God Why Are You Not Responding?

God’s Not Listening What’s the Matter With Me?

An Actual Thirty-Thousand-Foot Prayer – Part 2

You would do anything to get a thirty-thousand-foot prayer problem to go away, wouldn’t you? Where does one draw the line on getting their thirty-thousand-foot prayer answered? What would you give to remove sickness off of a dying parent? What would you do to reverse the judgment levied on a child convicted of a crime? What would you give to restore a marriage gone bad? You’d do anything any other normal human-being would give and none of the things in your power can change the situation as it sits.  In my famous words, “normal is no longer enough.” Now what will you do with that?

When my prayer isn’t working.
“Then I said, “O LORD, God of heaven, the great and awesome God who keeps his covenant of unfailing love with those who love him and obey his commands, listen to my prayer!” – bible.com/116/neh.1.5-7.nlt

Nehemiah became a little frustrated in that he thinks God isn’t listening to him because the situation isn’t changing or it’s getting worse. He tries every prayer tactic he knows. He did what’s normal or rather what a normal person does. He complements God. He reminds God of his covenant with mankind. All of his efforts are bent towards making sure God is listening to his prayer. He does what he’s heard others do and have seen others do in the past. But with no success, his problem continues. 

Have you ever felt that way? Like God’s not listening? In essence, what you’re saying is God’s not responding in the way you desire Him to respond. God listening and God responding are two different things. We want a response, but we question God’s hearing. As for Nehemiah, he wanted God to do something to correct the problems reported in his hometown-Jerusalem. For you, you might want God to change the heart of a wayward child. You might want your marriage restored. You might want freedom from an addiction. Your finances may be too far gone. You might be in a pending lawsuit which could take it all. Your life might be falling apart around you. You might have failed the same class three times and are ready to give up. Maybe you’ve lost a job, a car, a home, or even a loved-one.

“Look down and see me praying night and day for your people Israel.” – bible.com/116/neh.1.5-7.nlt

You’re desperate. Nehemiah was desperate. He says Lord, look down and see that I’m praying to You. He’s been praying night and day. This indicates that the matter is so great that it’s constantly on his mind. It’s so large he can’t get it out of his thoughts.

The end result of the prayer that seems unanswered is that Nehemiah tries the guilt approach. He’s going to guilt God into responding. [To the left.] Because at the end of the day, like all normal people, we think God works for us. He should answer me when I pray. So who’s in charge, me or God? He, Nehemiah says Lord, I know my family, everyone I know, and I have sinned. Yes, he pulled the “sin” card. He tries putting before God what God already knows just to get His attention. If I repent, give God what I should have already given Him, maybe now he’ll respond. It’s not a listening ear that I’m after, it’s a result I’m looking for.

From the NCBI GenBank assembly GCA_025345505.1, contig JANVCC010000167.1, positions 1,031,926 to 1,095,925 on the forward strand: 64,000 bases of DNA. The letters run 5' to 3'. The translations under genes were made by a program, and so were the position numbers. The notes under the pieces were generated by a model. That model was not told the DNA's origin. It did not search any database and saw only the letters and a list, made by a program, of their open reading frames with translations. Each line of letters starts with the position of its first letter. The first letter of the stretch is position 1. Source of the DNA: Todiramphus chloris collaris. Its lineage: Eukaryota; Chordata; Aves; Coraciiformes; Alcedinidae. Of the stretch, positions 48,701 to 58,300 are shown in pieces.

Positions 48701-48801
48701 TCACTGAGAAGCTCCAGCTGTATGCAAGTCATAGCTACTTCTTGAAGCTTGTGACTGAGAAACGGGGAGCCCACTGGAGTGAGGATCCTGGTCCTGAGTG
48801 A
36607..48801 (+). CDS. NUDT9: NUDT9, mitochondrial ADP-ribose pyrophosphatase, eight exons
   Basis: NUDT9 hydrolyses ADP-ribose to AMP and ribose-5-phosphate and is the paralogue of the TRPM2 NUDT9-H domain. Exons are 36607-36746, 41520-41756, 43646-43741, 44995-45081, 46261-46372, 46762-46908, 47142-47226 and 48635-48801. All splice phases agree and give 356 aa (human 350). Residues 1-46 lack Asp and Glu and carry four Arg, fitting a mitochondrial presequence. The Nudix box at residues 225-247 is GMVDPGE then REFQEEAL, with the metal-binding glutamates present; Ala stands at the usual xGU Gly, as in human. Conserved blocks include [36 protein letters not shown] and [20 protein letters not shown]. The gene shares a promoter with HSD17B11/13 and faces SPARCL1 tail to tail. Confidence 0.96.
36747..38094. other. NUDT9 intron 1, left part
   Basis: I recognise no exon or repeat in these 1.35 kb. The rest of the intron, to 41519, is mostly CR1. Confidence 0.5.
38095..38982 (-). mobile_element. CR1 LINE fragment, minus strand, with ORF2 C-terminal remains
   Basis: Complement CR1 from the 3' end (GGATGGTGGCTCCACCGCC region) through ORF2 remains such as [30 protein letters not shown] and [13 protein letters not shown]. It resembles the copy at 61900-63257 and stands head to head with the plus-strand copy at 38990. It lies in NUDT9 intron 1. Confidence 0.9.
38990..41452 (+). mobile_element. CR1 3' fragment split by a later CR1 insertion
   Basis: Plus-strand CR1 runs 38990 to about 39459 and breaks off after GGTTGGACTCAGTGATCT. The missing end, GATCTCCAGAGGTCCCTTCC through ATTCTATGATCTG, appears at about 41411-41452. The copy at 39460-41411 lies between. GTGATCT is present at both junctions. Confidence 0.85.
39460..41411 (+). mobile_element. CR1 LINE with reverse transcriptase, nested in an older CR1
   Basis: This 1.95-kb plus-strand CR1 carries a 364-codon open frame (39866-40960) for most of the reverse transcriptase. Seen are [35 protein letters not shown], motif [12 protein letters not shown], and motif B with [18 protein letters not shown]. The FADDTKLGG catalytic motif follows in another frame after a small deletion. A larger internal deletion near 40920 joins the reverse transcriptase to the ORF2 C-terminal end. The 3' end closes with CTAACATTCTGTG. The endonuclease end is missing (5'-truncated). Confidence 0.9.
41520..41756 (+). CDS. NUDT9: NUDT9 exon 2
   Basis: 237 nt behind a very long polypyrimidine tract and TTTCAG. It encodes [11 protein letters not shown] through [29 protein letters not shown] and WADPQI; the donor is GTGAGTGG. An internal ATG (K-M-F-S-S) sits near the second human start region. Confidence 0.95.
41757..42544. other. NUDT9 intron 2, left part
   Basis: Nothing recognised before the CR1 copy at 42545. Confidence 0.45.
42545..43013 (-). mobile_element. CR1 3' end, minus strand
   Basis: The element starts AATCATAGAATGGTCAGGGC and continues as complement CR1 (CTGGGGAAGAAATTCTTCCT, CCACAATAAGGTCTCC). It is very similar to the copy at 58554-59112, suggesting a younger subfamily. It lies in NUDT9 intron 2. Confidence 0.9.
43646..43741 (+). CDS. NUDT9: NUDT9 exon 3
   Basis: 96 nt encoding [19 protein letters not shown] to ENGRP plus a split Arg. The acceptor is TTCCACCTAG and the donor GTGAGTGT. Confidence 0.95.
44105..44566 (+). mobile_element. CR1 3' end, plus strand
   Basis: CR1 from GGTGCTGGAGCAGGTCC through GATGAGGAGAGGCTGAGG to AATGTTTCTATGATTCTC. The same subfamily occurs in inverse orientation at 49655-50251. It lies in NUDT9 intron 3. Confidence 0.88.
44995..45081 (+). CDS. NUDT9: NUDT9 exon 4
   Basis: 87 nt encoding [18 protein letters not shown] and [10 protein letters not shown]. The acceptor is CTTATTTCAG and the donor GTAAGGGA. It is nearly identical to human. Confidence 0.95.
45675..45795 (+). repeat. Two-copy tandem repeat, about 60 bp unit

“I confess that we have sinned against you. Yes, even my own family and I have sinned! We have sinned terribly by not obeying the commands, decrees, and regulations that you gave us through your servant Moses.” – bible.com/116/neh.1.5-7.nlt

I resort to reminding God of someone He did answer.
“Please remember what you told your servant Moses: ‘If you are unfaithful to me, I will scatter you among the nations. But if you return to me and obey my commands and live by them, then even if you are exiled to the ends of the earth, I will bring you back to the place I have chosen for my name to be honored.’ “The people you rescued by your great power and strong hand are your servants.” – bible.com/116/neh.1.8-10.nlt

If I will be honest, I’ve tried this before. Let me remind God of what He has said. It actually sounds good, but it doesn’t work in this instance. I’ve made this my last resort and not my life’s practice. What we fail to realize is that God and His word are the same. God and His word are inseparable. So when we use terms like remind God of His word, it really means let me get an understanding of God and how He can handle what I’m going through so that I might do the same. I’m practicing to be like God, in whom I’m created in the image of. I need His word and me to become one in order to deal with this thirty-thousand-foot prayer. 

It doesn’t work when His word and I aren’t one. That means He and I aren’t on the same page, one. This too was Nehemiah’s predicament, but he didn’t know it. He was quoting what God promised Moses, who became one with what God said to him. As a result Nehemiah’s people had been rescued by God’s great power with Moses. Now it’s time for Nehemiah to find out what he was missing that Moses had when faced with the “thirty-thousand-foot” prayer.

What will you do with your bad news? Are you going through the same process that Nehemiah went through? Are you using normal practices to achieve results that are far from normal? 

I know you wish I would continue, but my time for this installment is up again. You’ll have to wait until next week as we continue with “The Reason for a Thirty Thousand Foot Prayer.” I leave you with this question.

What normal prayer routine have you used in hopes of getting God to respond to your “thirty-thousand-foot” prayer problem? 

Until next Sunday, do me one favor, share this one with at least one. 

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